Thriving amidst challenges

Saturday November 30 2019

Nancy Kukiriza (right) with her mother

Nancy Kukiriza (right) with her mother in their workshop. They started with only one sewing machine but today, they have eight. They make uniforms, aprons, sweaters, bridal wear and other outfits. Photos by joan Salmon. . 

By Joan Salmon

When Nancy Kukiriza got pregnant in 2016, she could not handle a demanding formal job that required her to be at work very early in the morning and spending long hours at work.

She decided to resign and signed up for a tailoring course at Somero Uganda, a vocational skilling organisation in Kazo, Bwaise in Kampala, which offered free training.

“At that time, my mother had a sewing machine which she bought at Shs400,000. However, she did not know how to operate it. Armed with knowledge and skills from the institute, I taught my mother how to tailor. This was the birth of our bridal and fashion designers company, which started at our veranda. We started making aprons, seeing that the women in the market offered ready market,” says Kukiriza.

Kukiriza says her love for fashion inspired her to venture into the design and fashion business. “I was also inspired by my mother who bought the machine out of love yet she did not know to use it. I believe this course was an indirect answer to what she envisioned for us; self-employment through a skill,” she adds.

In January, Kukiriza got rented space within Kalerwe market which they hire at Shs200,000 per month.
The business has also expanded from one machine to eight sewing machines, an overlock machine, an embroidery machine and other machines.
The need for the machines is inevitable if they are to expand their operations but the challenge is shortage of funds.
Kukiriza says: “We make aprons, uniforms whose prices depend on material and size as well as African fabric or Kitenge. We also rent out bridal attires.”

“We ensure that we always have an appealing display outside the shop and also talk about our business at church and other platforms. Besides the shop display, we also have a stall on the road with products to attract passers-by,” she adds.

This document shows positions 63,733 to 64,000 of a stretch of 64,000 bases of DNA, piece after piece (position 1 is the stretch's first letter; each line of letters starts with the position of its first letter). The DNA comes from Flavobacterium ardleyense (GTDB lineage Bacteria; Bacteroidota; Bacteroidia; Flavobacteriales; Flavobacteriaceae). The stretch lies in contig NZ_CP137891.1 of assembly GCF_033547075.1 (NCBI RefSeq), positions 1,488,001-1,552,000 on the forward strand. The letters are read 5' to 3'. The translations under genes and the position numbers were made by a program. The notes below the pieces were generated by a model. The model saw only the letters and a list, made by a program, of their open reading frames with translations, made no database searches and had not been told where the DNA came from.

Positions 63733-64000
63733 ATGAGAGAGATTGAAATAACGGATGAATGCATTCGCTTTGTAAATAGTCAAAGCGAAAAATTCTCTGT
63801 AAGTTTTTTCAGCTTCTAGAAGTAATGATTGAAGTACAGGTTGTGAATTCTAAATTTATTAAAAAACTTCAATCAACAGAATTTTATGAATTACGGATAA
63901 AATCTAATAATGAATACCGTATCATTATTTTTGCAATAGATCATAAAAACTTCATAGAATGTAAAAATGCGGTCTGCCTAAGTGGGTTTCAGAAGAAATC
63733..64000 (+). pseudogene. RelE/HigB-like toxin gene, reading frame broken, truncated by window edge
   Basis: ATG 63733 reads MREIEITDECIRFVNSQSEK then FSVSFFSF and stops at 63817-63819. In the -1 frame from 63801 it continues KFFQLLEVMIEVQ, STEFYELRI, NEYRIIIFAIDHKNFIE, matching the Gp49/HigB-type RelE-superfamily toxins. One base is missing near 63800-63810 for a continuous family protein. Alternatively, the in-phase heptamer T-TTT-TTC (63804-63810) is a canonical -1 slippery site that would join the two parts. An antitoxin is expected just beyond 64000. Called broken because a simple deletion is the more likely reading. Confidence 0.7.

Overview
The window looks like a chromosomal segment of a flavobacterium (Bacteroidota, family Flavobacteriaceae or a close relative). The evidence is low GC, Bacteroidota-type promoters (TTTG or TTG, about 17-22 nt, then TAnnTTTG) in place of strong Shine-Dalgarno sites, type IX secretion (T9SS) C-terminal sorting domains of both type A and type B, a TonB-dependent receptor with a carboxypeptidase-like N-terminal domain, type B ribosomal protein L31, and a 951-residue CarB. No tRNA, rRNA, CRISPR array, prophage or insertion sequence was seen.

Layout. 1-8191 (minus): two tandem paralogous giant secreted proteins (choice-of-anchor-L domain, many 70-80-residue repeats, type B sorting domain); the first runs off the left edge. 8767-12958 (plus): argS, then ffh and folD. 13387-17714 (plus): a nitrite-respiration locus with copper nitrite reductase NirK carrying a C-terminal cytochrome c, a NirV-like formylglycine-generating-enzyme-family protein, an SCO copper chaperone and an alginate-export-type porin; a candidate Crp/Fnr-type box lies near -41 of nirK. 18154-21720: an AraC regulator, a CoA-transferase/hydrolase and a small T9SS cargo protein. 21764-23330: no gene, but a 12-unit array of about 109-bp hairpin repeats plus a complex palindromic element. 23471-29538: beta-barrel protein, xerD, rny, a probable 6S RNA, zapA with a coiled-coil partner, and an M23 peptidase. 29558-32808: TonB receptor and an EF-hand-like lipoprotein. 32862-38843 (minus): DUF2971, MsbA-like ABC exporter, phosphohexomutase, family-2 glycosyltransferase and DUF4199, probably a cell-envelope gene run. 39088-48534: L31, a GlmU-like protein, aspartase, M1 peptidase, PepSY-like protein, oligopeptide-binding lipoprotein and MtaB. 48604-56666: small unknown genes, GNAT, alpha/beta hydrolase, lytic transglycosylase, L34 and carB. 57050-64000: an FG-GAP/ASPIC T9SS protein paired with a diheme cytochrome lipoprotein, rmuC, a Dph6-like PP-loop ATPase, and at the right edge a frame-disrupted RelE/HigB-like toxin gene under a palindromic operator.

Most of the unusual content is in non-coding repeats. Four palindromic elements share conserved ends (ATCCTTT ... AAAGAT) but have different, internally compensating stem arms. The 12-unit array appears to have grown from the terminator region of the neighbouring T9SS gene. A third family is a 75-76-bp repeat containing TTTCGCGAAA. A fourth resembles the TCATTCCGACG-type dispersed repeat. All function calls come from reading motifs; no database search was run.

Kukiriza and her mother have managed to grow the business to a point where they can employ other people and they are optimistic their business will continue growing since they invest profits back into the business.

Kukiriza says: “We are working towards expanding our business but some of the loans we access come with high interest rates, which affect business growth.
Yet, we cannot do without them because we do not have liquid cash readily available.”
Kukiriza also believes the location of her business affects their sales since most customers think quality goods and services are only found in urban places.

She says: “Although we are young and enterprising, we desire to grow and expand. That is why we keep generating new ideas. But the money to actualise our business ideas is not available.”
She adds: “Advertisement costs are also high yet they would like to advertise their products in the mainstream media.”

Business Mentorship
Kukiriza got an opportunity to attend Women in Business Mentorship training, where she learnt more about customer relations and retention, book keeping and decision-making.

With their business yet to be registered, Kukiriza hopes to have the formalisation done in the near future.
“I believe that this will help in increasing our customer base because they will trust us enough to seek our services.” She also desires to shift to a place that is more strategic and convenient for customers.

“Passion will drive you even when there are barely any sales. If you combine creativity with passion, that will keep your business thriving. There is also need to be persistent as hard times will hit and you cannot keep jumping from one business to another. Continually research about the business so that you remain relevant as trends keep changing, and most of all, have a positive attitude regardless of the challenges,” Kukiriza advises.